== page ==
Executive Suite: Tony Hawk leaps to top of financial empire

Skateboarding legend Tony Hawk moves with the power and grace of a jungle cat. As heavy metal rock blasts in an industrial office building here, he swoops down a steep, two-story-high skateboarding ramp that would spook most people.

Other skateboarders hanging with Hawk whoop at his high-flying moves. For two decades, Hawk dominated the ESPN X Games and other competitions. Now 40, he's retired from competing.

But the tall, lean Hawk can still bring it during extreme sports shows around the world — or in these daily afternoon practices with his pals, who also are top skateboarders. They say Hawk nails tricks in 10 to 15 minutes that take them days to master.

"I put a lot of pressure on myself," Hawk says recently at his corporate offices here. "I always try to perform at my best."

Hawk, like Tiger Woods and Michael Jordan, belongs to that rare breed of athlete-entrepreneurs whose names and brands have transcended their sports and become mainstream icons in the popular culture.

With his marketing savvy and wholesome looks, family man Hawk introduced an outlaw street sport to the suburbs and shopping malls, helping to turn skateboarding into a multibillion-dollar industry. In the past decade, Hawk has made many millions of dollars from licensing and marketing deals with his popular Activision video games, with skateboard gear and clothing, and with corporate sponsors, including Jeep and McDonald's mcd.

Now, Hawk is gliding into the next stage of his career. He hopes to keep growing his brand as a force in the media, entertainment and retail fields with fresh products and endorsements, from new video games to roller coasters at Six Flags six amusement parks.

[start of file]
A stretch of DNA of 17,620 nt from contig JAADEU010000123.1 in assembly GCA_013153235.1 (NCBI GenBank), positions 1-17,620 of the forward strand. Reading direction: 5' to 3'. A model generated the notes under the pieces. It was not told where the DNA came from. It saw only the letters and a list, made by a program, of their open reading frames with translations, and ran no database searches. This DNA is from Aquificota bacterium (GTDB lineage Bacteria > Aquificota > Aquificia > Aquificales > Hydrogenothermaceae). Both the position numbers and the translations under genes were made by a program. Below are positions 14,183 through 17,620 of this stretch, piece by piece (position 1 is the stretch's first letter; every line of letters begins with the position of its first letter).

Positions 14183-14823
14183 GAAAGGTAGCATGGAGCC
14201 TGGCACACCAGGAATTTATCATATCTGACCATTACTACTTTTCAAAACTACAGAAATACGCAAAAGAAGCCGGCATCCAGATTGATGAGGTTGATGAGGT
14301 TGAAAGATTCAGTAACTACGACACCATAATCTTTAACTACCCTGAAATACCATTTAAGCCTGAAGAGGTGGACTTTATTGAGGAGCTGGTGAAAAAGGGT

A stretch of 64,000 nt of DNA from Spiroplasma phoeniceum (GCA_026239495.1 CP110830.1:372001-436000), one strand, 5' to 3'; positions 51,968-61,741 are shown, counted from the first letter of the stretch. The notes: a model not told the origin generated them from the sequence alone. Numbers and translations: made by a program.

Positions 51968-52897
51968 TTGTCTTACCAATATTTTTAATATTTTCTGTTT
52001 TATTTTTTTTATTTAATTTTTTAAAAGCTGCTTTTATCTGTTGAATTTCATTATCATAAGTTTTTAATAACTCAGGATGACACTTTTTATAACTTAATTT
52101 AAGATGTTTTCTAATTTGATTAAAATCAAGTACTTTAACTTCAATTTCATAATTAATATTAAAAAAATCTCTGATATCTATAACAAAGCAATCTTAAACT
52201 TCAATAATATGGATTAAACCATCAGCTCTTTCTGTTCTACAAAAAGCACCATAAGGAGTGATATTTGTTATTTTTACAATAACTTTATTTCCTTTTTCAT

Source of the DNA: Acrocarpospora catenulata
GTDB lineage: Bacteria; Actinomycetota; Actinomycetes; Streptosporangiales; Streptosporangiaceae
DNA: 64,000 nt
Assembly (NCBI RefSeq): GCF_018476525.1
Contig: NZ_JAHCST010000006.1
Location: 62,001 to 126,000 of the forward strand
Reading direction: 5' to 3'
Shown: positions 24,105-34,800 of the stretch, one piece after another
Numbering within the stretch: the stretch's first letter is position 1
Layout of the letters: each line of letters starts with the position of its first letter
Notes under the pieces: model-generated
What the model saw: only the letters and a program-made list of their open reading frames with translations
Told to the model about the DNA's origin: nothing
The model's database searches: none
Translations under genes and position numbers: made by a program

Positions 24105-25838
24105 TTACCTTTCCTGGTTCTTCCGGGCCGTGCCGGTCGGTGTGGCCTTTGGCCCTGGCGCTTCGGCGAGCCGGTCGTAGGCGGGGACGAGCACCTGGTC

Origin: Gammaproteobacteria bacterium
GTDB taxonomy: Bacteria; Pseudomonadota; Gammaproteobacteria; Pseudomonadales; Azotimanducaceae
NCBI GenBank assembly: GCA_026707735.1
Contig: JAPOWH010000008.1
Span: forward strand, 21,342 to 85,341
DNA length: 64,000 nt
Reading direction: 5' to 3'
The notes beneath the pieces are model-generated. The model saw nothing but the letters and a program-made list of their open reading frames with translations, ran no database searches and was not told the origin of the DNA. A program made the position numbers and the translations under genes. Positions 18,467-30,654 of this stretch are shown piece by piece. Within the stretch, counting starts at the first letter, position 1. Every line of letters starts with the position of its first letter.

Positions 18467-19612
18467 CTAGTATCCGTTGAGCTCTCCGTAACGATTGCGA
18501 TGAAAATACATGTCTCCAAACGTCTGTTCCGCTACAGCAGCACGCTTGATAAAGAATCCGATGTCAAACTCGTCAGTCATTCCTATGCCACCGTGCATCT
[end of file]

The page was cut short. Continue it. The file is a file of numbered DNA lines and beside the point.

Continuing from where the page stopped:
Hawk's moves come as his name recognition among young consumers ranks No. 1 of all U.S. athletes, surpassing NBA basketball greats Shaquille O'Neal and LeBron James, according to Research International USA's TRU.

"It's not uncommon today for skaters and snowboarders to rank higher in recognition than top basketball, baseball and football players," says Senior Vice President Kathleen Gasperiniat the Label Networks market research firm.

Hawk is poised to take advantage of the U.S. and global markets for skateboarding, snowboarding and surfing, which are merging into one large "active sports" market popular among suburban and urban consumers.

Among Hawk's recent and ongoing business endeavors:

•Video gaming. At Activision atvi, the Los Angeles firm that has licensed Hawk's video games since the late 1990s, software developers are working with Hawk to reinvent and bring new thrills to his upcoming games.

It's the "Tony Hawk Innovation Plan," says Activision Senior Vice President Will Kassoy, who won't disclose details yet.

•Amusement parks. In a big entertainment deal with Six Flags, giant roller coasters called "Tony Hawk's Big Spin" — simulating aerial skateboarding tricks at 40 miles per hour — are opening at Six Flags amusement parks around the USA.

•Sports events management. Hawk's Boom Boom HuckJam show — a 30-city tour featuring Hawk and daredevil skateboarders, bicyclists and motocross riders performing stunts to rock and rap music — continues to sell out each summer in sports arenas, fairgrounds and amusement parks.

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